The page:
flows for evermore The Same.
Myriad arches, springing, meeting,
hold at rest the mighty frame.
Streams from all things love of living,
grandest star and humblest clod.
All the straining, all the striving
is eternal peace in God.  (Goethe)
Thus a comprehensive philosophical criticism of all the facts of experience on its efficient as well as appreciative side brings us to the conclusion that the Ultimate Reality is a rationally directed creative life. To interpret this life as an ego is not to fashion God after the image of man. It is only to accept the simple fact of experience that life is not a formless fluid, but an organizing principle of unity, a synthetic activity which holds together and focalizes the dispersing dispositions of the living organism for a constructive purpose. The operation of thought which is essentially symbolic in character veils the true nature of life, and can picture it only as a kind of universal current flowing through all things. The result of an intellectual view of life, therefore, is necessarily pantheistic. But we have a first-hand knowledge of the appreciative aspect of life from within. Intuition reveals life as a centralizing ego. This knowledge, however imperfect as giving us only a point of departure, is a direct revelation of the ultimate nature of Reality. Thus the facts of experience justify the inference that the ultimate nature of Reality is spiritual, and must be conceived as an ego. But the aspiration of religion soars higher than that of philosophy. Philosophy is an intellectual view of things; and, as such, does not care to go beyond a concept which can reduce all the rich variety of experience to a system. It sees Reality from a distance as it were. Religion seeks a closer contact with Reality. The one is theory; the other is living experience, association, intimacy. In order to achieve this intimacy thought must rise higher than itself, and find its fulfilment in an attitude of mind which religion describes as prayer – one of the last words on the lips of the Prophet of Islam.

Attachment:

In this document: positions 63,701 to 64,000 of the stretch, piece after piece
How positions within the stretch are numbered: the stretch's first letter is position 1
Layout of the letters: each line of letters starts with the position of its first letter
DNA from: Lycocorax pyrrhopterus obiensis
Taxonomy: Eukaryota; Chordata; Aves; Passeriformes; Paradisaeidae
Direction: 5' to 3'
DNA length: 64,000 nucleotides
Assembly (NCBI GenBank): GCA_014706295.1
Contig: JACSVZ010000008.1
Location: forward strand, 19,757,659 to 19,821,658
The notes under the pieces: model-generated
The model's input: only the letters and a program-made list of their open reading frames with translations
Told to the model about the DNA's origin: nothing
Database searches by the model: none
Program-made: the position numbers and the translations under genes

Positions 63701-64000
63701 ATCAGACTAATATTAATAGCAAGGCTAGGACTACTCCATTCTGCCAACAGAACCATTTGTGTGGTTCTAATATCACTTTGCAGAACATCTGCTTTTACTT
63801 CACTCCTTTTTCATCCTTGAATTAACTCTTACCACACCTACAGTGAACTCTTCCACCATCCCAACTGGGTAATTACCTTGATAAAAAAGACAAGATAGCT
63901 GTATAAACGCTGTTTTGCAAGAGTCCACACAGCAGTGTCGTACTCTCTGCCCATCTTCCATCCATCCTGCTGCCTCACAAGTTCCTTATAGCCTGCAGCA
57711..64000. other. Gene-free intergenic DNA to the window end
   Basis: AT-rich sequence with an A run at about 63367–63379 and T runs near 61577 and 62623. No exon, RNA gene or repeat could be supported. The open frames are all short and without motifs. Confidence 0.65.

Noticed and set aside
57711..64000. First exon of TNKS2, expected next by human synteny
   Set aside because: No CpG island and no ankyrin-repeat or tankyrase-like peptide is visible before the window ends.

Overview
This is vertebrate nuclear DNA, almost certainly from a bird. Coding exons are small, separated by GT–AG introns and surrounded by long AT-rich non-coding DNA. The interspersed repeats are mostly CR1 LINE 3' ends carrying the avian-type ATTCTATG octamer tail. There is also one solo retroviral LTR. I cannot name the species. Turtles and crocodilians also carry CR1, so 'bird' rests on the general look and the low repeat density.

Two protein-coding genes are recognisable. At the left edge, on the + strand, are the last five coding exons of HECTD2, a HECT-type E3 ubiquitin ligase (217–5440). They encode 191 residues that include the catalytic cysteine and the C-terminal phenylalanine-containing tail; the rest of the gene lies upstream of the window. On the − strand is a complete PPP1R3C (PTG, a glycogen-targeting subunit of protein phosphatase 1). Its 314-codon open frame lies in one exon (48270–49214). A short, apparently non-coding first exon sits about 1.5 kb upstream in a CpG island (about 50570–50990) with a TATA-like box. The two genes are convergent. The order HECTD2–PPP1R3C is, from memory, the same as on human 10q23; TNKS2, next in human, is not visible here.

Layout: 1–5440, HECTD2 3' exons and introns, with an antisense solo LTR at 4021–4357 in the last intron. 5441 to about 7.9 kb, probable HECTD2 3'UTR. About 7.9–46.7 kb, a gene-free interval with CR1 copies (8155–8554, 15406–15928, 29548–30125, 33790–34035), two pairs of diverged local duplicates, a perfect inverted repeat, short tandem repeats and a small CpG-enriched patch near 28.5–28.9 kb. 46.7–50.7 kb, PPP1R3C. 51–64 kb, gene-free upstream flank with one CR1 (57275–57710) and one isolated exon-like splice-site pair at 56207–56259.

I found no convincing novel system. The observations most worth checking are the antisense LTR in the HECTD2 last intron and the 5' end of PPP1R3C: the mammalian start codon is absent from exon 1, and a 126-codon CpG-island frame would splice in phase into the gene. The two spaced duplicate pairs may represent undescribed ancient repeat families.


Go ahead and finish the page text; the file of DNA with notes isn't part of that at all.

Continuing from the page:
Cf. E.S. Haldane and G.R.T. Ross (trs.), The Philosophical Works of Descartes, II, 57.
 Cf. The Critique of Pure Reason, trans. N.’Kemp Smith, p. 505.
 The logical fallacy of assuming in the premisses of that which is to be proved in the conclusion.
 Qur’an, 41:53, also 51:20-21.
 Qur’an, 57:3.
 Cf. R.F.A. Hoernle, Matter, Life, Mind and God, pp. 69-70.
 Cf. H. Barker, article ‘Berkeley’ in Encyclopaedia of Religion and Ethics, especially the section; ‘Metaphysics of Immaterialism’; see also Lecture IV, p. 83, for Allama Iqbal’s acute observations in refutation of ‘the hypothesis of matter as an independent existence’.